Control of Inflation
Authors: *Rajendra Jangid, Mahendra and Nemi Chand Meena

*Department of Agricultural Economics, S.K.N. Agriculture University
Jobner-303329, Jaipur, Rajasthan, India
*Email: rajendra94jangid@gmail.com


Control of Inflation Since main factor for the emergence of inflation is excess of aggregate demand in relation to aggregate output at full employment, steps should be taken to reduce aggregate demand so as to equate it with full employment output in the economy.
Following measures may be adopted:
• Direct Measures
• Fiscal Measures
• Monetary Measures
• Enlarging Import Surpluses
• Fuller uilisation of productive capacity for raising aggregate supply.

1. Direct Measures/ Income Policies

A deliberate, organised and continuous government effort to persuade, or in extreme case requiring business workers and others to avoid, reduce, or delay increase which they might otherwise have made in prices, wages, rents, dividends or other form of money incomes.

• Compulsary Measures (Deferred payment schemes)
• Voluntary Measure which are ineffectie
But policy is opposed as it affects wages and salaries only why not rent, interest and profits and its against social justice

2. Monetary Policy

Monetary policy refers to the credit control measures adopted by the central bank of a country to influence:
a. to influence the level of aggregate demand for goods and services
b. to influence the trends in certain sectors of the economy.
Monetary policy operates through varying the cost and availability of credit which affect the demand for and the supply of credit in the economy, and the nature of economic activities.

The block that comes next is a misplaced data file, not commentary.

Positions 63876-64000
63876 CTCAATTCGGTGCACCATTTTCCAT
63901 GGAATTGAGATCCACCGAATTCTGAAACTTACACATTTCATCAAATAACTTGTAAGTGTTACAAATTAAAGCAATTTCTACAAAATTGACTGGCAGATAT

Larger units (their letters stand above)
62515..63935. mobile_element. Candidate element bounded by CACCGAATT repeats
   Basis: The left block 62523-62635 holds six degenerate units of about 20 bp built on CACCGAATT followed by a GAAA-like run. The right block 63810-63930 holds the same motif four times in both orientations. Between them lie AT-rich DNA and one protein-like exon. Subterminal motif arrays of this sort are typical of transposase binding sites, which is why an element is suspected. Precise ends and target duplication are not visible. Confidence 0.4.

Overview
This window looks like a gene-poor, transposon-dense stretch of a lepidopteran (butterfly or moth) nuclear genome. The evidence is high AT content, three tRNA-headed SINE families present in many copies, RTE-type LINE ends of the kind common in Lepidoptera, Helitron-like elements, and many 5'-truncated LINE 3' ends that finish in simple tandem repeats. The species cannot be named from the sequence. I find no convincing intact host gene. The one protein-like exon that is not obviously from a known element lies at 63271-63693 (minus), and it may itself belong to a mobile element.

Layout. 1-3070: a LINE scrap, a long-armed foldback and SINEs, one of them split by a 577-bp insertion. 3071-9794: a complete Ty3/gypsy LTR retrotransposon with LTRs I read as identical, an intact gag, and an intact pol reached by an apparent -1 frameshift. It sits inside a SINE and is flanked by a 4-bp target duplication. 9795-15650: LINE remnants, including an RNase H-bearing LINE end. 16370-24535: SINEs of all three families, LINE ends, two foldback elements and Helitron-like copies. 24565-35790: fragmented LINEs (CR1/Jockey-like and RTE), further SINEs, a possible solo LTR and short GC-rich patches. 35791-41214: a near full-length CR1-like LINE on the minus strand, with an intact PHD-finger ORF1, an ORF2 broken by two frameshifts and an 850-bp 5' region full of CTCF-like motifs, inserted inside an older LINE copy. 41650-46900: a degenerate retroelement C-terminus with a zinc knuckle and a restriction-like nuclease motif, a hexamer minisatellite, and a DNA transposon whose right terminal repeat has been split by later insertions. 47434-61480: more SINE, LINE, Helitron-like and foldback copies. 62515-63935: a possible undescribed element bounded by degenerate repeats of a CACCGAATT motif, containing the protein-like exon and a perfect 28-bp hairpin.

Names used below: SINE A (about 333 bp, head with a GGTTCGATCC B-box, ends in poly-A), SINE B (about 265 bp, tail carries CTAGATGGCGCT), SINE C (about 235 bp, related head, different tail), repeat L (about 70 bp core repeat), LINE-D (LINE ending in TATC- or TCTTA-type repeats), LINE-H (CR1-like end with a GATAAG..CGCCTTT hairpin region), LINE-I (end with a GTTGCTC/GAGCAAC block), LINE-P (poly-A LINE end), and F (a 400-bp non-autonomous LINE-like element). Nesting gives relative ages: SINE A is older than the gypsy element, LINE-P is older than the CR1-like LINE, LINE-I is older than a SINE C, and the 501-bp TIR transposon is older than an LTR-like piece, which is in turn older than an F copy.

Objective or Goals of Monetary Policy :

• Full Employment: keeps the value of money stable, eliminates cyclical fluctuations.
• Price stability: Brings economic stability, helps in reducing inequalities of income and wealth, secures social justice and promotes economic welfare
• Economic growth: it is measured by the increase in the amount of goods and services produced in a country.
• Balance of payments: This is because a deficit in the balance of payment leads to a sizeable outflow of gold

Instruments of Monetary Policy

• General (Quantitative) - Bank rate policy, open market operations, variable reserve ratio, statutory liquidity ratio affect the economy in general.
• Selective (Qualitative) - Minimum margins for lending against specific securities, ceilings on volume for credit, discriminatory rates of interest affect selective sectors and segments of the economy.

General Credit Controls: Bank Rate Policy

• The Bank rate is also known as the Discount Rate. It refers to the minimum rate at which the central bank provides financial accommodation to commercial banks in the discharge of its function as a lender of the last resort.
• The Bank rate policy affects both the cost and availability of credit. As the central bank is the lender of the last resort, a commercial bank which is loaned up can obtain financial accommodation from the central bank and re-lend to its customers.
• An increase in the Bank rate means an increase in the rate of interest charged by the central bank on its advances to commercial banks. This compels the commercial bank to raise the interest rate they charge on their loans and advances to their customers and in turn contraction in money supply and vice versa.